Powerful new drawing tool goes back to basics

Created by former Facebook product designer Andy Chung, Pattern is a simple, focused drawing application for early stage design and ideation.

When it comes to creating a design project, getting ideas onto the page or screen quickly is easier said than done. It's all too easy to get slowed down by preparing physical materials, or find yourself sidetracked by fancy Photoshop brushes when working on a computer.

To help creatives get drawing quicker and with ease, former Facebook product designer Andy Chung has launched Pattern for the iPad and iPad Pro. Having lead the design of Facebook's Reaction buttons (the quirky alternatives to the standard thumbs up 'Like' icon), Chung has used his experience to create a drawing application tailored to the needs of early stage designs and ideations.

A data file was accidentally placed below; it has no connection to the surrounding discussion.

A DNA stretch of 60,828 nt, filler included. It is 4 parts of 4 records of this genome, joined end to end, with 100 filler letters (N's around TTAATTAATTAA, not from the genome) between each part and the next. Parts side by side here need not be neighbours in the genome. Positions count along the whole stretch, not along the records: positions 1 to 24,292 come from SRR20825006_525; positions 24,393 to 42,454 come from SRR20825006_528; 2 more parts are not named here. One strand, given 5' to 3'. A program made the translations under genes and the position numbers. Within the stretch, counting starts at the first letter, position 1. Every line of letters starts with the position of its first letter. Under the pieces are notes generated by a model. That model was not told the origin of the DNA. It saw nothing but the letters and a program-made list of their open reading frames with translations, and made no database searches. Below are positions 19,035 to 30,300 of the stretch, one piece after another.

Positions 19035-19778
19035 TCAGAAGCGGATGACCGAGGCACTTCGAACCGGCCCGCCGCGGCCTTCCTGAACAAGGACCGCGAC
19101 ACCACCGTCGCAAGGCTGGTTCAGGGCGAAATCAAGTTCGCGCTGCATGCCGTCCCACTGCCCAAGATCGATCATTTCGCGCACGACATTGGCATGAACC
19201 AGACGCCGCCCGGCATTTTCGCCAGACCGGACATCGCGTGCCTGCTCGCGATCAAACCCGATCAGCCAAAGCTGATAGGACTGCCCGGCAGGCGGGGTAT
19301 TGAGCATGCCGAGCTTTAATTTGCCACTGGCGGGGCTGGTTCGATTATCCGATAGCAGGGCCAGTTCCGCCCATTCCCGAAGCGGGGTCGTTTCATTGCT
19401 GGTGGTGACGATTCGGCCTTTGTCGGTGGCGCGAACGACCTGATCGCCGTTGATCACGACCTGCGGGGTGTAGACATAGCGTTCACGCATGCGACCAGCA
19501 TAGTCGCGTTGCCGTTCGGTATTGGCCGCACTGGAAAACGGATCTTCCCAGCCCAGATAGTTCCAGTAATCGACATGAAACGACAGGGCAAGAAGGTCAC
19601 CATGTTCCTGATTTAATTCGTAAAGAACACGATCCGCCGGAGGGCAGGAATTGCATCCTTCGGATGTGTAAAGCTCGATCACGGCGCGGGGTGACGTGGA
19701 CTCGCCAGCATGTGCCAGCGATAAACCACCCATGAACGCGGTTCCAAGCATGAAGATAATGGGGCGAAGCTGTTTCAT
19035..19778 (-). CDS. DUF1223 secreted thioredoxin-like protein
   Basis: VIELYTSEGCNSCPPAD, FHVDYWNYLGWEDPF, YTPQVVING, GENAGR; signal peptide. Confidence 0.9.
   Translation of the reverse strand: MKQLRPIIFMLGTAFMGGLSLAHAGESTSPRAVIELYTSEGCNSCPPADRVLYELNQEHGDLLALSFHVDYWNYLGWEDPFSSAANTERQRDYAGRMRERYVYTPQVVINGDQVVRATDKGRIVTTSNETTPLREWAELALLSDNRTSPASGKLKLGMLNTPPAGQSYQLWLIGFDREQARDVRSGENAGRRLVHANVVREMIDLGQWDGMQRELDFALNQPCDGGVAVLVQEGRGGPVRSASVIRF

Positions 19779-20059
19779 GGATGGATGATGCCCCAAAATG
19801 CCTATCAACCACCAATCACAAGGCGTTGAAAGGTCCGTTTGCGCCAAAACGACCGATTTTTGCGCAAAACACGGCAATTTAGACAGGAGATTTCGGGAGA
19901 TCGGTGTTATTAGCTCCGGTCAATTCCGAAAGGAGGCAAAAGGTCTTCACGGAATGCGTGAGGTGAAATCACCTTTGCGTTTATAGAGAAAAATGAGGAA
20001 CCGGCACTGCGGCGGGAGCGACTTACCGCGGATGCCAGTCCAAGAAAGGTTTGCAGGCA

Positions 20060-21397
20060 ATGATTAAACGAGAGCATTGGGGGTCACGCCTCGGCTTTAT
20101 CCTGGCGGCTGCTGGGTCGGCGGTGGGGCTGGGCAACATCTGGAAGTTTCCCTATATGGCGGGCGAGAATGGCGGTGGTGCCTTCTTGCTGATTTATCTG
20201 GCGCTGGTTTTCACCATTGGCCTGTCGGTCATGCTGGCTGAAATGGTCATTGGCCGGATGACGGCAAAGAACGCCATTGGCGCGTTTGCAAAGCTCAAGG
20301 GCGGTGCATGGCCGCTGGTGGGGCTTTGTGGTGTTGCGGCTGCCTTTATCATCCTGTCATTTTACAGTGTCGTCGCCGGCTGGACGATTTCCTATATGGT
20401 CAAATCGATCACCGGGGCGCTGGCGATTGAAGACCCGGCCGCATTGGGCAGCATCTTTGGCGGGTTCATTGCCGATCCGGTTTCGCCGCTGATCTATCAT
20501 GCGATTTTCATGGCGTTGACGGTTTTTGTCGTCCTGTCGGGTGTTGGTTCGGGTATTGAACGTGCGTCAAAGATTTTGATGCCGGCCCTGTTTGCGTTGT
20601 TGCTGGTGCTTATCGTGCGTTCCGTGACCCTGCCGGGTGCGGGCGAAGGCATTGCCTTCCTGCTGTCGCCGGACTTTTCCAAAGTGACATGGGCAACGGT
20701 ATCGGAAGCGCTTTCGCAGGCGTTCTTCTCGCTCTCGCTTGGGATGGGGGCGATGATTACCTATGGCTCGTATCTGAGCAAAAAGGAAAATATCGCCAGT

Pinch and expand Pattern to make shapes in seconds

Taking its inspiration from physical products such as technical notebooks, Pattern is a back to basics app that focusses on simplicity and functionality. Gone are the fancy brushes and effects that slow down the early creative process; instead, Pattern makes use of gestural controls and the Apple Pencil.

A dot grid keeps designs in order

Pinching the screen makes shapes in seconds, and users can switch between manual control and the Apple Pencil seamlessly to create freehand drawings. Pattern's speed doesn't compromise its accuracy though, as the application makes use of an adjustable dot grid pattern.

Pattern makes the most of the Apple Pencil

Continuous auto-saving, multitasking support, and the ability to export to your inbox finish off Pattern's list off features. While it isn't designed to replace desktop software down the line, Chung hopes that Pattern will go some way to replacing notebooks and stacks of paper filled with design ideas.

Available now from iTunes at just $2.99, could Pattern bring designers closer to a paperless office?

ABOUT THE AUTHOR

Dom Carter is Creative Bloq's staff writer, news finder, and all round design fan. You'll usually find him drooling over screen prints and coveting more notebooks than is practical.

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